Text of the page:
- Wealth PMS (50L+)
Infosys declared results on Friday and the stock went up substantially. It has in fact been the best single day move for the stock and the best result day by far. The 17% move came on the back of what was seen to be excellent results, or at least, for the first time in a while, Infosys looking less negative about its future.
Let’s do a quick note about the results, as usual, in graphs. Quarterly revenues went up beyond Rs. 10,000 cr. for the first time,
Revenues have gone up nearly 6% QoQ, and about 10% YoY. I’m not very sure of how the accounting has been done, but for partially completed fixed price projects and invoiced-but-not-yet-paid contracts they consider the end-quarter exchange rate to convert the outstanding earnings into rupees. The RBI rates for the rupee to the dollar were:
Sep 30, 2012: 52.6970
Dec 31, 2012: 54.7773
The rupee stumbled about 3.95%, which has perhaps contributed substantially to the gain in revenues. (Note though that Infy has around 30-40% of revenues hedged, but the hedge losses may not be recorded in "revenues" necessarily)
A more generic view of the growth is here:
While the P/E seems to have got back up to 16.64 due to the stock price jump, earnings growth has reversed direction. Not only is the December quarter EPS marginally lower than the same quarter in the previous year (meaning "no growth"), even the TTM EPS growth – which was about 29% in the last quarter and come to 20% (most of which, again, is the rupee depreciation).
The area of concern is in the slowing of headcount growth.
At a 150,000+ employee count, the growth in number of employees is an abysmal 1.21% this quarter. (Net Addition = New employees minus attrition as a % of total employee count). Since the utilization is just getting worse every quarter, lower employee growth + stagnant productivity = either higher billing rates or a better dollar-rupee ratio.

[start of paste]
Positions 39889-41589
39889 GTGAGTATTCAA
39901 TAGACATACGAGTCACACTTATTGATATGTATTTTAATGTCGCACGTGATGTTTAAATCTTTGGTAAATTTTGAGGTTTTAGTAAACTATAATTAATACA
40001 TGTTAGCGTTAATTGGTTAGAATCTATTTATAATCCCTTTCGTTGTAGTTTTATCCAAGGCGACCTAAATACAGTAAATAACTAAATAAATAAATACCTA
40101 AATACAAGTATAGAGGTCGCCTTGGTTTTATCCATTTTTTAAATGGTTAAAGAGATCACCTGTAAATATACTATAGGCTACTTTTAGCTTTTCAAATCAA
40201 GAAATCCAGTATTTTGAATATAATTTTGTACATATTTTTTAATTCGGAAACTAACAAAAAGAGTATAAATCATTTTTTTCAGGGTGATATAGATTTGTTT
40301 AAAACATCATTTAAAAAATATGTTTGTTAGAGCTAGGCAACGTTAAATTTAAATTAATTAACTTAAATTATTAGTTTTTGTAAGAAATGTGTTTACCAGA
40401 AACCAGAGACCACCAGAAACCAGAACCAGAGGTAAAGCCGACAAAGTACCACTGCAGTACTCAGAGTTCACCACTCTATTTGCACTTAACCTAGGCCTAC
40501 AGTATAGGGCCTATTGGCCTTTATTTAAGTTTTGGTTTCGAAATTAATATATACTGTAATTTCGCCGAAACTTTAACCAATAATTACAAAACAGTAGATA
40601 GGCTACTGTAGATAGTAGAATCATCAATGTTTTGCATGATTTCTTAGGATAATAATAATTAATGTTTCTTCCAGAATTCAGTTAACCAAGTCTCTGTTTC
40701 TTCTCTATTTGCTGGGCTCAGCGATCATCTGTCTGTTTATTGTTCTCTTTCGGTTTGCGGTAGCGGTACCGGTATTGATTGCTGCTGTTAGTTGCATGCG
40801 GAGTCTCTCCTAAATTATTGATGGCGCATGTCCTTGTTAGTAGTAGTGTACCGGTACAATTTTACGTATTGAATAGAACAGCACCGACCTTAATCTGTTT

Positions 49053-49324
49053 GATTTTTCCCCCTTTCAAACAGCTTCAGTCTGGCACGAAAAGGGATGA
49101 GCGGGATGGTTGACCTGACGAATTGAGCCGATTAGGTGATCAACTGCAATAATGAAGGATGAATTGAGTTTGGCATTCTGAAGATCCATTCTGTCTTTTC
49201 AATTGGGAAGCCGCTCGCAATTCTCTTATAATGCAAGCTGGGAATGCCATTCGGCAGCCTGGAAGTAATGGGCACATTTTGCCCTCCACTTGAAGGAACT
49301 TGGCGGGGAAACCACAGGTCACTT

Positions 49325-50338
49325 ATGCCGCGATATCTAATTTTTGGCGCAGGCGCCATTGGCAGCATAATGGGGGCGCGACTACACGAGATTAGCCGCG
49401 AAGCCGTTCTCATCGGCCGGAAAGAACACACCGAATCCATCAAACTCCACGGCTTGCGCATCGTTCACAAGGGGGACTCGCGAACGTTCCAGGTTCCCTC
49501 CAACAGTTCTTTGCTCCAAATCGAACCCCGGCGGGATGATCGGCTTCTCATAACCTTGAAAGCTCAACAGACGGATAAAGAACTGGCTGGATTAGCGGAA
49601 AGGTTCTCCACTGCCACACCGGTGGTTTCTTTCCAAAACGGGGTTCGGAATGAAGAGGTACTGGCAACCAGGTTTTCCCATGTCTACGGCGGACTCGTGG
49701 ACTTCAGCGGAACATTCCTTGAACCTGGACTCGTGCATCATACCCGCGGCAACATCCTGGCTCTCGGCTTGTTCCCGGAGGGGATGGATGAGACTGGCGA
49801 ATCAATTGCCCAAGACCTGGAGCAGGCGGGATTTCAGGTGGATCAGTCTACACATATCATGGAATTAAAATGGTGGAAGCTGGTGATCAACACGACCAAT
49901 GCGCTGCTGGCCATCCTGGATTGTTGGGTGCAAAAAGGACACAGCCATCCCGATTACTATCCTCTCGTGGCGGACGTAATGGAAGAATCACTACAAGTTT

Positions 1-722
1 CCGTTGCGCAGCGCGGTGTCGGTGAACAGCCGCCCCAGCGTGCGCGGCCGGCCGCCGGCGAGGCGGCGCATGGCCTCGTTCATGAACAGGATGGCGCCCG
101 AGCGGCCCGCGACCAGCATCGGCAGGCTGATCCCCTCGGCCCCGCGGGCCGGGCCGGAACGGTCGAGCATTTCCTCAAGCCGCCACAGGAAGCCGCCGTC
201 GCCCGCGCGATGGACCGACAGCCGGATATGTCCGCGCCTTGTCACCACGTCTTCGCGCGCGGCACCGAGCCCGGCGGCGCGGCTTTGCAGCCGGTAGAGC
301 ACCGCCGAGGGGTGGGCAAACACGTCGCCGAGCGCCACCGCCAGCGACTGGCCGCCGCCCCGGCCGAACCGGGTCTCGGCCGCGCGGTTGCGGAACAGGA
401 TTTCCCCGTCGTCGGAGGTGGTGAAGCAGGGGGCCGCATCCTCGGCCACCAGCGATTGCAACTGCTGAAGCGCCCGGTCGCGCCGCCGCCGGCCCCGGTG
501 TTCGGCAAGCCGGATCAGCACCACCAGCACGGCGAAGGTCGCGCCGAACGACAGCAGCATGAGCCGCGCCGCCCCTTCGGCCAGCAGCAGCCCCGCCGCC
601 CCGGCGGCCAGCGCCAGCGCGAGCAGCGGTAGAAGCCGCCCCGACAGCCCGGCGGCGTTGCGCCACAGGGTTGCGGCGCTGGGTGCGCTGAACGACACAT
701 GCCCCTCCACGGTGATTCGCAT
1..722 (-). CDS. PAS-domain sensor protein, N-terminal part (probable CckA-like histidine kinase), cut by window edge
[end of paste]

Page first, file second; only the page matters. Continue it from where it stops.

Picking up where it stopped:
Billing rates have actually come down marginally from last year or are stagnant ($4500 to 4800 per month for offshore work, $12500=$12900 p.m. for onsite work). So the increase in revenues is not really due to higher productivity or more employee headcount – it is a small tweak in billing rates, accompanied with a great rupee-dollar equation. Not very confidence inspiring, for a company who doesn’t really do innovative work or use the leverage associated with product companies like Google or Apple.
Infosys is becoming slowly lesser and lesser dependent on the US. Even work from India is getting lesser. Cognizant and TCS seem to be really competing in the US. Europe is decent due to a quasi recovery that will go back to dismal times once the usual suspects of PIIGS repeat their demands.
I’m not interested in Infy as a stock to buy. I just like doing these graphs. Stock’s not a buy for me, and with the strength, not a sell either. At this stage this company needs to trade at a P/E of 10-12, given its prospects and lack of innovation. However the technicals might still show a buy beyond 3,100, if it goes there.